Kariman Saber, the mother of the 25-year-old Albeir Saber Ayad who is currently detained for two weeks pending investigations for charges of deriding religion [Islam], has called for
Kariman Saber, the mother of the 25-year-old Albeir Saber Ayad who is currently detained for two weeks pending investigations for charges of deriding religion [Islam], has called for the aid of rights activists to attain justice for her son.
Ayad was last Thursday arrested by the police for allegedly sharing online the link of the film The Innocence of Muslims, which disdains the Prophet Mohamed.
Ms Saber said that she had called the police to protect her and her son from a crowd of extremists who were threatening them at home but, she says, the police came and, instead of catching any of the assailants, caught her son and confiscated his personal computer.
On Friday morning, Ms Saber said, a young man who looked to be some 17 years old, knocked at her door and said she should leave immediately; otherwise she would be attacked and her home burned after Friday noon prayers. “I was obliged to leave my home,” she said, “and am now staying with friends.” She says she has now received further threats that neither she nor her son may go back home; they must relocate in some other neighbourhood or else risk their life and their home if they insist on going back.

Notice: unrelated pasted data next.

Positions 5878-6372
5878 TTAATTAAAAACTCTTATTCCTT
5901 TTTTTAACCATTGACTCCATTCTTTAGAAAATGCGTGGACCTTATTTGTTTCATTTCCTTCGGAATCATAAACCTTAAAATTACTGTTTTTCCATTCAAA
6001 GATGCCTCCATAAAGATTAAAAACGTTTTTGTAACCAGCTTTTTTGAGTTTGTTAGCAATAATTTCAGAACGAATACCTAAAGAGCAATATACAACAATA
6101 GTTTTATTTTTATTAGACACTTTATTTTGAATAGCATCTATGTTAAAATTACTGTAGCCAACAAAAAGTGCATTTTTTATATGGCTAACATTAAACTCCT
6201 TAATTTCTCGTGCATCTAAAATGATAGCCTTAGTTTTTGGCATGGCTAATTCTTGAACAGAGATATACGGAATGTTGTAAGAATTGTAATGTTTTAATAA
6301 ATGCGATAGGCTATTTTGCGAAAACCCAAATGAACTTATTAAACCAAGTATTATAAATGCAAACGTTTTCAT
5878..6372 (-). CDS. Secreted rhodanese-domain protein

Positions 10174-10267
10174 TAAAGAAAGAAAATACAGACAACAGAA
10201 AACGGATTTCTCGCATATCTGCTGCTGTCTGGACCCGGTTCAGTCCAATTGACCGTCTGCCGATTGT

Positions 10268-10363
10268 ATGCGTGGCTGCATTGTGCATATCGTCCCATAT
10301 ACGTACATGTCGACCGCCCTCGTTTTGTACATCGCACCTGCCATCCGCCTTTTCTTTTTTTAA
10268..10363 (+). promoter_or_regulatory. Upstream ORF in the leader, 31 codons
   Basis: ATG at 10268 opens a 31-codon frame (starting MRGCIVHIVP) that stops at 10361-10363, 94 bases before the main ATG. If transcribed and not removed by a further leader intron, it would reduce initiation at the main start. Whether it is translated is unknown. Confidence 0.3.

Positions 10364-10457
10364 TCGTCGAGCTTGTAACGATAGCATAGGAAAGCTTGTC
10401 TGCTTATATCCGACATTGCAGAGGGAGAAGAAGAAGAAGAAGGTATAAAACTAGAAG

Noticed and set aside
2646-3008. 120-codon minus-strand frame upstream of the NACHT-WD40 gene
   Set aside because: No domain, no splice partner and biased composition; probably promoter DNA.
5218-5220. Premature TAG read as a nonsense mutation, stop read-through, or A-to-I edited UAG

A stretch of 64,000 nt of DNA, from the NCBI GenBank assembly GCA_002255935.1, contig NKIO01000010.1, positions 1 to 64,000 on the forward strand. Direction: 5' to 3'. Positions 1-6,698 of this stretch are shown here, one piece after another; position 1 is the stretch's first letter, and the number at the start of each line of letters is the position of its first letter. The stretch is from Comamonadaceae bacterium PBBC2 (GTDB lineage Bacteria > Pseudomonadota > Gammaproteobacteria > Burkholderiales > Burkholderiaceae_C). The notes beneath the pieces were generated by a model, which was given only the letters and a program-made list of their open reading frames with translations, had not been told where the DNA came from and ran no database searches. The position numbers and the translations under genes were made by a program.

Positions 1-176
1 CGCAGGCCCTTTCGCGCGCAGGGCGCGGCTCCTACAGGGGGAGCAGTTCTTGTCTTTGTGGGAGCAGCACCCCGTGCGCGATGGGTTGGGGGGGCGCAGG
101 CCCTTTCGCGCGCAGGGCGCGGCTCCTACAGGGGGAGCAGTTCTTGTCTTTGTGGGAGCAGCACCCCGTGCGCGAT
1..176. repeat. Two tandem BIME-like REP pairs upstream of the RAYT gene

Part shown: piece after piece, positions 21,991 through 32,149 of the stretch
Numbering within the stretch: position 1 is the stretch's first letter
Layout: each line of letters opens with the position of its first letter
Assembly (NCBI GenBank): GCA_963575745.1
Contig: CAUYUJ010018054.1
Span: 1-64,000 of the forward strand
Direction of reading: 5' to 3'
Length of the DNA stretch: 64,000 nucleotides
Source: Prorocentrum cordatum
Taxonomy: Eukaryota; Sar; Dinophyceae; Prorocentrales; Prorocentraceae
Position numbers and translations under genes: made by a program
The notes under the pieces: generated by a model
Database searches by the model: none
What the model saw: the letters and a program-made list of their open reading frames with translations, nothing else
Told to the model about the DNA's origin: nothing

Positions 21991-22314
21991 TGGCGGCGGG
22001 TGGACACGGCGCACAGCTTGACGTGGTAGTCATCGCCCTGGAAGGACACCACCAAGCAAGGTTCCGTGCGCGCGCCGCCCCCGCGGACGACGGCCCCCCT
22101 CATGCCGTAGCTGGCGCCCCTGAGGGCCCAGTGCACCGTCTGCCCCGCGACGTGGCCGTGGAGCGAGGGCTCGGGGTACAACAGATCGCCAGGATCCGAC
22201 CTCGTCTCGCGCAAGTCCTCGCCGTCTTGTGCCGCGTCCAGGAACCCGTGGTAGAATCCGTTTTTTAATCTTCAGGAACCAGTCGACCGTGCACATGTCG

In a press conference held by the Civilian Christians at the premises of the Egyptian Front political party, Ms Saber said her son had been beaten up and injured in the police station. “The officer told the other detainees that Albeir was an atheist who derided Islam; the detainees beat him and one of them injured him in the neck with a shaving razor that almost killed him.
The lawyer Ahmed Ezzat who is among Ayad’s defence team, said that there were several irregularities in the arrest of Ayad and the investigation process. Ayad was arrested, Ezzat said, without a warrant form the prosecution. He was asked about his religious beliefs during the investigation, which contradicts his personal freedom and his right to freedom of belief, according to Ezzat.
Several of the activists attending the press conference, among them Joseph Nassim the coordinator-general of Civilian Christians, insisted that the authorities in Egypt were systematically targeting the unarmed, unprotected Copts. Nassim demanded a halt to the targeting of Copts and the discrimination against them.
17 September 2012